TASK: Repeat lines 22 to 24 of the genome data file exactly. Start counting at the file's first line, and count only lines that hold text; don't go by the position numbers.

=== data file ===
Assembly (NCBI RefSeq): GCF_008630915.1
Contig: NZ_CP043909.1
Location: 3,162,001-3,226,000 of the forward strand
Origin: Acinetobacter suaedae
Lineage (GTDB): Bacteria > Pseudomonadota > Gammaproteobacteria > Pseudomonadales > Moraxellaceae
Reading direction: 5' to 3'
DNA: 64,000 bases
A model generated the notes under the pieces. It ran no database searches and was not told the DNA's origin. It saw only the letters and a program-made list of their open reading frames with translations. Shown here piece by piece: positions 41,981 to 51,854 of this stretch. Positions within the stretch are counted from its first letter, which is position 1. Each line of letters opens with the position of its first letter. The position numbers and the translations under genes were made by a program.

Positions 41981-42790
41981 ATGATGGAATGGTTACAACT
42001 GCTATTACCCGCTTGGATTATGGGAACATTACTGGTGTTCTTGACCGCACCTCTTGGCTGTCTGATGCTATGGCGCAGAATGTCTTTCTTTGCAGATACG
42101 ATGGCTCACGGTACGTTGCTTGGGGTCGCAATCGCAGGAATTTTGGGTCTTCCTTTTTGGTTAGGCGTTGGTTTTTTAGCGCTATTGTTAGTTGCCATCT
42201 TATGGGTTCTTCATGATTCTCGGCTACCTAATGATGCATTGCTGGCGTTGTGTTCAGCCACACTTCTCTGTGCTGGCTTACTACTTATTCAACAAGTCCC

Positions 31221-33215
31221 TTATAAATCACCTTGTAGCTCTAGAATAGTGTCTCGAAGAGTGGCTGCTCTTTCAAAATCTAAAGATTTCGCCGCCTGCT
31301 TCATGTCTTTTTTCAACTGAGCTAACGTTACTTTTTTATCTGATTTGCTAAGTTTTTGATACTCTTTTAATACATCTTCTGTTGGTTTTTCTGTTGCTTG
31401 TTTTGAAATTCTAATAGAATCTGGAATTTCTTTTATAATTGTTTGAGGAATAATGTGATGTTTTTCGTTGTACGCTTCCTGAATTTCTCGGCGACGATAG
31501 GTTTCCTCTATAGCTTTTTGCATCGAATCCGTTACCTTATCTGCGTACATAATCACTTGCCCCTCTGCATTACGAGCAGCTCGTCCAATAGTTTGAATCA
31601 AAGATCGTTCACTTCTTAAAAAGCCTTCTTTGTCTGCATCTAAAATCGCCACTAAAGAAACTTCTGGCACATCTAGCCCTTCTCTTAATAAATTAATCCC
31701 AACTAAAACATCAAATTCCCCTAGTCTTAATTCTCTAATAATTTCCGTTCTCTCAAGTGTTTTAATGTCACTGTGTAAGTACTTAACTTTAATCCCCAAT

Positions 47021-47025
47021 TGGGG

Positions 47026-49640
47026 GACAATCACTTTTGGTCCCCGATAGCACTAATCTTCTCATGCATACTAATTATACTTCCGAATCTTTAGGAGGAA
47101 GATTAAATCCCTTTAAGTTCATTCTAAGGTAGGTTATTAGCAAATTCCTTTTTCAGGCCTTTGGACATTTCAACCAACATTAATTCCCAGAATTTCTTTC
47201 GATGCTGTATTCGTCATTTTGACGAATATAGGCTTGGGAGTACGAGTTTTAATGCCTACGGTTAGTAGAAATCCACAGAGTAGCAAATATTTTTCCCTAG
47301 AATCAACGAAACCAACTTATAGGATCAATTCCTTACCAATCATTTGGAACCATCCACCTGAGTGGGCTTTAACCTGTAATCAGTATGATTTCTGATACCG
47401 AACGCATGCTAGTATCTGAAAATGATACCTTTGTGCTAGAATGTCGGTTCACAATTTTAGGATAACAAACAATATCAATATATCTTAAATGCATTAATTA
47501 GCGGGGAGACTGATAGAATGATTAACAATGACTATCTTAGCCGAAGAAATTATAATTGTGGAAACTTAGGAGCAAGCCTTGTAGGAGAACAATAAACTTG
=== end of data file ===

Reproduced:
47021 TGGGG

Positions 47026-49640
47026 GACAATCACTTTTGGTCCCCGATAGCACTAATCTTCTCATGCATACTAATTATACTTCCGAATCTTTAGGAGGAA